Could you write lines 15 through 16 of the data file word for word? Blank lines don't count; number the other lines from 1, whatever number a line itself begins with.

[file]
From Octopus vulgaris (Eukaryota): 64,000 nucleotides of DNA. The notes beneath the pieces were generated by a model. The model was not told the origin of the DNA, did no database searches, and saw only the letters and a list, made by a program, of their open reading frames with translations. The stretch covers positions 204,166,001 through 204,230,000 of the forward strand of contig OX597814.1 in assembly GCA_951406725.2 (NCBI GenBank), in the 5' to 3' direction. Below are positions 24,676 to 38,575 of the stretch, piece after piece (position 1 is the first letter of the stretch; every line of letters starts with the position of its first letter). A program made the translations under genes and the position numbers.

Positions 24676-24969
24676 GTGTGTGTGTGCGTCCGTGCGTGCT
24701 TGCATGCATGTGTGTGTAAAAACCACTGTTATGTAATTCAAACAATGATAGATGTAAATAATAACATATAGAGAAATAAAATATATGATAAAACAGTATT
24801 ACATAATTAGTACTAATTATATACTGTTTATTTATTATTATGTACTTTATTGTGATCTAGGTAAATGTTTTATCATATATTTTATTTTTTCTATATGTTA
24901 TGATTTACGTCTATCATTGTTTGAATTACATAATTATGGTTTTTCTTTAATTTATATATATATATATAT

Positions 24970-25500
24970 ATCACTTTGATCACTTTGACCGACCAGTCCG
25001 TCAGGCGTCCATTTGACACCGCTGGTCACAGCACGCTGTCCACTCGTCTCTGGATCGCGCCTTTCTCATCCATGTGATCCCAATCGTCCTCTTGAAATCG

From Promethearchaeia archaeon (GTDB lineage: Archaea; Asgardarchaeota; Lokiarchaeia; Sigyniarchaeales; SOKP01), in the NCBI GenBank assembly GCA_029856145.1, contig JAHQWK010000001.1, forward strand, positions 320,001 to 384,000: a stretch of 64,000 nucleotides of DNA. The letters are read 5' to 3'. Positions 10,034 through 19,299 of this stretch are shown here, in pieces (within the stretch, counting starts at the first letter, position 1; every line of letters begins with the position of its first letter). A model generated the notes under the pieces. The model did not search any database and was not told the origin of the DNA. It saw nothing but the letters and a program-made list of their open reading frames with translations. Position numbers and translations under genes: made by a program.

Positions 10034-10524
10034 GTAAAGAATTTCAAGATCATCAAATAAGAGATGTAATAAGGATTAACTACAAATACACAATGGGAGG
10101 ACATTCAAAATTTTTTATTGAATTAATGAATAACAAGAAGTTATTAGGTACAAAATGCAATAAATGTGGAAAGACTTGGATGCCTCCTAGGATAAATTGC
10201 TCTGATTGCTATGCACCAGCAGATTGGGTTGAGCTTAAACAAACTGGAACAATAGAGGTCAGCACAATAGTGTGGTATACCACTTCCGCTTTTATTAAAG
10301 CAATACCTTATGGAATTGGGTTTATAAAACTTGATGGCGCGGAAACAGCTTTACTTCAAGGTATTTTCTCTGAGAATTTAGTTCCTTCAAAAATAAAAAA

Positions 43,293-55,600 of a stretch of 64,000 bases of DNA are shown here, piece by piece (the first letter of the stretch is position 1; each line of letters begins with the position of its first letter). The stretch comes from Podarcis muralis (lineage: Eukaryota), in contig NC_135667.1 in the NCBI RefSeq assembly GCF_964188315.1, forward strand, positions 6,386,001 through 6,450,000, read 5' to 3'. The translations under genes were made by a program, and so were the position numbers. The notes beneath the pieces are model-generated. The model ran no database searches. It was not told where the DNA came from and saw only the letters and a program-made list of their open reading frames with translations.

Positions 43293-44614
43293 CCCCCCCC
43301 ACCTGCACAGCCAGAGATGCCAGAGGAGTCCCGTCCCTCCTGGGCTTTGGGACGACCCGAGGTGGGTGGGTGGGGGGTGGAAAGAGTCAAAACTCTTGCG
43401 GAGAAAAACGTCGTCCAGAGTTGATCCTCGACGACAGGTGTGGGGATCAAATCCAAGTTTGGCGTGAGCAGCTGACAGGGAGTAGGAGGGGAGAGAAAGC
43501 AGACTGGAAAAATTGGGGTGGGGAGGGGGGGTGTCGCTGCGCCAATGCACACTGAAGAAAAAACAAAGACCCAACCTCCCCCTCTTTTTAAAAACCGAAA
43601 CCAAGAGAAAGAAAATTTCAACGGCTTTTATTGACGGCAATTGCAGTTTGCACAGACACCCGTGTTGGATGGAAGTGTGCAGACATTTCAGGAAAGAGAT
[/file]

10301 CAATACCTTATGGAATTGGGTTTATAAAACTTGATGGCGCGGAAACAGCTTTACTTCAAGGTATTTTCTCTGAGAATTTAGTTCCTTCAAAAATAAAAAA

Positions 43,293-55,600 of a stretch of 64,000 bases of DNA are shown here, piece by piece (the first letter of the stretch is position 1; each line of letters begins with the position of its first letter). The stretch comes from Podarcis muralis (lineage: Eukaryota), in contig NC_135667.1 in the NCBI RefSeq assembly GCF_964188315.1, forward strand, positions 6,386,001 through 6,450,000, read 5' to 3'. The translations under genes were made by a program, and so were the position numbers. The notes beneath the pieces are model-generated. The model ran no database searches. It was not told where the DNA came from and saw only the letters and a program-made list of their open reading frames with translations.